Lahars also affect downstream areas by filling stream channels with sediment and by providing a source of sediment for continued erosion and valley filling. Examples from many volcanoes, including Mount St. Helens, show that these effects can persist for years or decades. In such situations channels become unstable and shift rapidly. Channel capacity shrinks and susceptibility to flooding increases.
Mafic volcanoes typically erupt less explosively than do composite volcanoes, so their eruption impacts are less widespread. Most mafic eruptions in the Three Sisters region have produced limited tephra deposits and lava flows that traveled typically 5-15 kilometers (3-9 miles) and rarely 15-20 kilometers (9-12 miles) from vents. Tephra deposits from such eruptions locally have thicknesses of several meters (6-12 feet) within 2 kilometers (1.2 miles) of vents, but seldom exceed 10 centimeters (4 inches) at distances 10 kilometers (6 miles) away from vents, and are typically much less. Some eruptions built scoria cones (piles of volcanic rubble centered around vents) with aprons of lava flows, like Pilot Butte in Bend. Others constructed broad shield volcanoes like Belknap Crater (Figure 5) north of McKenzie Pass, which has lava flows that cover 100 square kilometers (40 square miles). At about 1,500 years old, Belknap Crater is one of the youngest mafic volcanoes in the Oregon Cascades. Some mafic eruptions constructed only a single small volcano, probably in a matter of days or weeks, while others involved eruptions along chains of several to tens of vents that may have continued for decades or centuries. The cluster of scoria cones and lava flows in the Sand Mountain area west of Santiam Pass was formed during three eruptive episodes between about 2,000 and 4,000 years ago. Mount Bachelor, a 1,000-meter-high (3,500 feet) mafic shield volcano, lies at the north end of a 25-kilometer-long (15 mile) chain of scoria cones and shield volcanoes that together cover 250 square kilometers (100 square miles). The entire chain formed over a period of several thousand years that ended about 12,000 years ago.
Figure 5. Belknap Crater (on skyline, right of center) and Little Belknap (right) mafic shield volcanoes lie just north of McKenzie Pass. Both are formed of lava flows and scoria deposits that were erupted about 1,500 years ago. Photo by William E. Scott, USGS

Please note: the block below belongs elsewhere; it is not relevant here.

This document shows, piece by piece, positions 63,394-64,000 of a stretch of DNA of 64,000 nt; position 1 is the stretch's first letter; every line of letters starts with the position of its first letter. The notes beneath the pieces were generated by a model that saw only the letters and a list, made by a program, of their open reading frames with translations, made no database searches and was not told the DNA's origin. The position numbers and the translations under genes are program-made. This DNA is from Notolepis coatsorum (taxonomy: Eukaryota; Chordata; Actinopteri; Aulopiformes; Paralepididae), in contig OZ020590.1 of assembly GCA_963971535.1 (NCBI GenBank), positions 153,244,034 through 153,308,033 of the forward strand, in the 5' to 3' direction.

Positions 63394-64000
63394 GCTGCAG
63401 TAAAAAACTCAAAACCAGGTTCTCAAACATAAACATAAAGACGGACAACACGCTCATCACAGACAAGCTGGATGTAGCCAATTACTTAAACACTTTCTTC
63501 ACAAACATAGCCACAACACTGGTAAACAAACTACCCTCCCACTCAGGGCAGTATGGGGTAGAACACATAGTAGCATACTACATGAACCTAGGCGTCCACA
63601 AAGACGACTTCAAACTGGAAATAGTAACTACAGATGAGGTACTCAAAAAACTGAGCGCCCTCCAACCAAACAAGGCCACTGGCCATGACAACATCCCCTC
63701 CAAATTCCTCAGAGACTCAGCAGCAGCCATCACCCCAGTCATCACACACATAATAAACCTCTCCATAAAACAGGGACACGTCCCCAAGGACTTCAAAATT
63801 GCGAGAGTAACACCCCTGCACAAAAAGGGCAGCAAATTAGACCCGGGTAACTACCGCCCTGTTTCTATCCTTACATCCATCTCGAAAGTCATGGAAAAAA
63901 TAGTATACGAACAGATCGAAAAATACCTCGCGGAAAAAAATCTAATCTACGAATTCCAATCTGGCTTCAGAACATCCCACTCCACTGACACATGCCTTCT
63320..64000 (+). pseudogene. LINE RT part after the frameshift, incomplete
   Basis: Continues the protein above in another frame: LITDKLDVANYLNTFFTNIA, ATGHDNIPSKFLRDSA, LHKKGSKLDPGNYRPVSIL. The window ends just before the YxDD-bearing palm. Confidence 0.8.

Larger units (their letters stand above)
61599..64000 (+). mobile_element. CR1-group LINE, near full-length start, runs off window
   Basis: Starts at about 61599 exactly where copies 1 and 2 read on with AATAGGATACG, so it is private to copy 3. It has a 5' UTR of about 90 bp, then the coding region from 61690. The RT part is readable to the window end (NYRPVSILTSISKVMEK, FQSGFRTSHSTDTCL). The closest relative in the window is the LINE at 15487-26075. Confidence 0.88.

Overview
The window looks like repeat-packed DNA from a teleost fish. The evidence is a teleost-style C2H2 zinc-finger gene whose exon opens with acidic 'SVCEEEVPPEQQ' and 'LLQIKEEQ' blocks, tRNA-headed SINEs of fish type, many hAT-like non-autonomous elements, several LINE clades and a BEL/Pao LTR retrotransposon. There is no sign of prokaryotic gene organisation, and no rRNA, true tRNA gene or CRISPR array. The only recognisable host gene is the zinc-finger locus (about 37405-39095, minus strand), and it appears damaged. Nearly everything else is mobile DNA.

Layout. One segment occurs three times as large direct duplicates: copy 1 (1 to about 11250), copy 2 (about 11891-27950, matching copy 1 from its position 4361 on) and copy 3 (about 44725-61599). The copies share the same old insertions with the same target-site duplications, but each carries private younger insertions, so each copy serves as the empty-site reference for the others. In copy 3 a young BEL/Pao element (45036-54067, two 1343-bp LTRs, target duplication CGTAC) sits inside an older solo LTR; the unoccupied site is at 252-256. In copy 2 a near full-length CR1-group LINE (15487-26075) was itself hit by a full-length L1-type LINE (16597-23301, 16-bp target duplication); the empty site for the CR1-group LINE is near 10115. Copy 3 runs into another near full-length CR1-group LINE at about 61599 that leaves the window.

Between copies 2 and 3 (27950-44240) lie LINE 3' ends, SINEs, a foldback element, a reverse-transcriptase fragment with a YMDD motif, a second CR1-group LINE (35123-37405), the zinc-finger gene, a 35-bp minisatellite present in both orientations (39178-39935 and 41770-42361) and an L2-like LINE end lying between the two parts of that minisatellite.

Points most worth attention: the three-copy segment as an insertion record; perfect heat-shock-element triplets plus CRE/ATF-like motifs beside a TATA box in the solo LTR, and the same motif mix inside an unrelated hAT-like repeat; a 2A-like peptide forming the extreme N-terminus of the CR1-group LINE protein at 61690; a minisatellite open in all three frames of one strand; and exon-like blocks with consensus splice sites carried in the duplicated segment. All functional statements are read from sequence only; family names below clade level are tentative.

Lava flows that dam or divert streams and rivers generate additional hazards. Lakes formed behind lava dams can submerge large upstream areas depending on dam height and topography. For example, about 7,000 years ago a lava flow from Lava Butte dammed the reach of the Deschutes River just below Sunriver and flooded much of the broad basin from Sunriver to almost La Pine. Popular recreational lakes like Clear Lake in the upper McKenzie valley and Sparks, Elk, and Lava Lakes in the upper Deschutes valley are all dammed by lava flows. Lakes dammed by lava flows can also cause flooding downstream if conditions favor rapid erosion of lake outlets.
The most hazardous events at mafic volcanoes occur when rising magma interacts explosively with surface water or shallow ground water. Such explosions form craters and can generate pyroclastic flows that sweep outward several kilometers. North and South Twin Lakes, near Wickiup Reservoir, fill two of a series of explosion craters formed in this way. Future mafic eruptions in areas of abundant ground or surface water like the basins of Sparks Lake, Crane Prairie, and Wickiup Reservoir might result in this type of explosive activity.
The accompanying volcano-hazards zonation map shows areas most likely to be affected by future hazardous geologic events in the Three Sisters region. Individual events typically affect only part of a hazard zone. The location and size of an affected area will depend on the location of the erupting vent or landslide, the volume of material involved, the snow and ice conditions around and down slope from the vent, and the character of an eruption, especially its explosivity.